The game introduces the French to Panzer Grenadier, complete with their angry chicken national symbol (more properly the “Gallic Rooster” or Chanteclair, but we always describe it as the “angry chicken” on internal art directions). The French Army suffers from the legacy of victory in the Great War; much of its artillery is the lightweight 75mm Model 1897 quick-firing gun. The “French 75” was touted as a war-winning weapon, but even in 1918 many generals felt they needed heavier metal to reduce enemy fortifications. Many thousands remained in service in 1940. The Germans, forced to scrap most of their equivalent 77mm light field guns, replaced them with much more effective 105mm weapons for the next war. New French weapons, like the 47mm APX anti-tank gun, are better than anything in the German arsenal but are only just starting to reach the troops.
You can read a preview of French armor pieces here.
It’s a similar story with tanks. Forbidden to develop tanks under the Versailles Treaty, the Germans started later than the French. So on the one hand, the best French tanks (the Somua S35 and Char B1bis) are far more capable than the best German tanks. On the other, the Germans are not saddled with over-aged relics like the FT17 (just with PzI tankettes and useless PzII light tanks). In the categories of both tanks and heavy weapons, the French occupy a broader spectrum of quality than the Germans, better than the invaders on the top end, worse on the bottom end.
You can read a preview of other French pieces here.
It doesn’t work that way when it comes to infantry, and to a great extent it would be the higher quality of their foot soldiers that would bring the Germans victory in the 1940 campaign. The French once again have a broad range of infantry types, though this time it’s because of the French Army’s reserve system rather than development and procurement drawn out over decades. The Germans have just one (plus special pieces for the Grossdeutschland Regiment). The French platoons are smaller and therefore weaker when on an even footing with the Germans, but only some French infantry is that good. Often, the French infantry is just plain terrible.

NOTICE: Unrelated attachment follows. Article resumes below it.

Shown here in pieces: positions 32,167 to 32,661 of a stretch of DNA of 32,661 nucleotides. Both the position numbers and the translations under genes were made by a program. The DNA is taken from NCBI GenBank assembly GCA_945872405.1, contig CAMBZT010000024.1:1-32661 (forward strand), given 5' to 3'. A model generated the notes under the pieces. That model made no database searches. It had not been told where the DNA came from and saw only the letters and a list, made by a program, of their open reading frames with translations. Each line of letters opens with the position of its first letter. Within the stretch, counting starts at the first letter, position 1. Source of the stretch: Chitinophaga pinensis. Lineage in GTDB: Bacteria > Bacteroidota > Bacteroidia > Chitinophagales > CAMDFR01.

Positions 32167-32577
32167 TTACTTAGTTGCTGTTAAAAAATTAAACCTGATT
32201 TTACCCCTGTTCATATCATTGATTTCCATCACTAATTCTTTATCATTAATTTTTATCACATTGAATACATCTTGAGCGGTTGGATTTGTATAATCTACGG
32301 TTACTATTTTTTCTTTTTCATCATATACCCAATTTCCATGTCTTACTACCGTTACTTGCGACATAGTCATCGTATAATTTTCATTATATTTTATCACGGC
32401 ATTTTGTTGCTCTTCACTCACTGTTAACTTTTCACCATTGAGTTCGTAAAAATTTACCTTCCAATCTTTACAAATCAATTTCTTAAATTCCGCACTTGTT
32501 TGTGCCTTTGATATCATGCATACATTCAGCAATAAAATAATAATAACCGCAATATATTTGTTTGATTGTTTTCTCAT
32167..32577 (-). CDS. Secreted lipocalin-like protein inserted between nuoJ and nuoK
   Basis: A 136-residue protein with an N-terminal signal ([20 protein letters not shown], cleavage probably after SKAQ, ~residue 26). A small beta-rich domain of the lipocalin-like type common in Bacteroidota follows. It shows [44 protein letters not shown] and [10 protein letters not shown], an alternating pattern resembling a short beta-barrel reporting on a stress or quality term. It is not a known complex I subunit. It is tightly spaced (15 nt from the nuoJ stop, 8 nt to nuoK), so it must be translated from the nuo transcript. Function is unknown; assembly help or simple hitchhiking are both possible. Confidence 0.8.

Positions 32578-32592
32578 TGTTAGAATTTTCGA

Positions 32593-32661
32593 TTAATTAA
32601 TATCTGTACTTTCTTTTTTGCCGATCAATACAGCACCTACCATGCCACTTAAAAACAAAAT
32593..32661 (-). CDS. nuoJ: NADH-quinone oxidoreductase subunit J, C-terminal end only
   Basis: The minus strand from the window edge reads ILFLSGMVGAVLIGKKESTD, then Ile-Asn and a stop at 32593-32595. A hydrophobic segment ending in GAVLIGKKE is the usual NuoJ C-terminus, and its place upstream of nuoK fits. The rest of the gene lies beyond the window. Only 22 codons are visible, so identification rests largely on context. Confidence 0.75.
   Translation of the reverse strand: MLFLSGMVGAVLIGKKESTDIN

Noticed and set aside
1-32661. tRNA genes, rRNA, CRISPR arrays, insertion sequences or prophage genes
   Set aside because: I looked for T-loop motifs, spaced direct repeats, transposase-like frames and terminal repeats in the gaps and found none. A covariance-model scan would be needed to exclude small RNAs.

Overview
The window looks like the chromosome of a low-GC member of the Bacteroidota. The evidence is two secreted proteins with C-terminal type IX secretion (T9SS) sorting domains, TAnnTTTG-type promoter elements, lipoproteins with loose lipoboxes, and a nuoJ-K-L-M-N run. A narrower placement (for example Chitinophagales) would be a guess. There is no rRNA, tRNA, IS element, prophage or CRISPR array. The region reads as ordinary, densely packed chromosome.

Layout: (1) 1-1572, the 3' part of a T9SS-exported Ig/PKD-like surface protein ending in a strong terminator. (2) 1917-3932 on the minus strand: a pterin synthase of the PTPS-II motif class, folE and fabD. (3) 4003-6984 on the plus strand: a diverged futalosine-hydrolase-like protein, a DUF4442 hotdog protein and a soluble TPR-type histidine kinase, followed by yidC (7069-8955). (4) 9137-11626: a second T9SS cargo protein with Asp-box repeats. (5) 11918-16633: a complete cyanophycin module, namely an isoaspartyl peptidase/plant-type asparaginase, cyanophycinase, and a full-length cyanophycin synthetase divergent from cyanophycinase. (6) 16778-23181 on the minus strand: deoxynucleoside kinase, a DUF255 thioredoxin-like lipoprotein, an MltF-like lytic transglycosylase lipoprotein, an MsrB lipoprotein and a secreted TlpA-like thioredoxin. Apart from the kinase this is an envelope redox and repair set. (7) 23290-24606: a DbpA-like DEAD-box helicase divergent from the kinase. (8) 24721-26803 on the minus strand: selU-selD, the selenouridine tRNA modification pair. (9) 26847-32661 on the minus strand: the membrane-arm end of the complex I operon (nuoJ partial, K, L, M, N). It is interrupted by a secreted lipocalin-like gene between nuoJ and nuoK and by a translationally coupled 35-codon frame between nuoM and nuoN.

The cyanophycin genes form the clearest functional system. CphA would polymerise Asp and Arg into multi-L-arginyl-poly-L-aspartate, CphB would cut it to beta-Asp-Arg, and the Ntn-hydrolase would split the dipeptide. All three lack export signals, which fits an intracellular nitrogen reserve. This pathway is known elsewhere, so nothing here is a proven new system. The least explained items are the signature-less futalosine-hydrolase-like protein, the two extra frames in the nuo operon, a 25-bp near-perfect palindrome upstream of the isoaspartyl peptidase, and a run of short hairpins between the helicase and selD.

You can read a preview of Last Days of May right here.
We extended the campaign with the Campaign Study, 1940: The Last Days of May. It has two more chapters with 11 more scenarios, and all you need to play them is 1940: The Fall of France.
You can read a preview of Swallows of Death right here.
We extended it some more with the expansion book, 1940: Swallows of Death. This book gives you 88 new pieces and 30 more scenarios, all showing the exploits of the toughest unit in the French Army of 1940, the 1st Moroccan Division. You’ll need both 1940: The Fall of France and Road to Dunkirk to play them.
1940: The Fall of France is a core game of the Panzer Grenadier series. I’m really happy we can bring this game to the same standard as the new games of the series’ Fourth Age.
You can order 1940: The Fall of France right here.
Le Forfait 1940
1940: The Fall of France (Playbook ed)
1940: The Last Days of May
1940: Swallows of Death
Retail Price: $147.97
Package Price: $130
Gold Club Price: $104
You can order Le Forfait 1940 right here.
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Mike Bennighof is president of Avalanche Press and holds a doctorate in history from Emory University. A Fulbright Scholar and NASA Journalist in Space finalist, he has published a great many books, games and articles on historical subjects; people are saying that some of them are actually good.
He lives in Birmingham, Alabama with his wife and three children. He misses his Iron Dog, Leopold.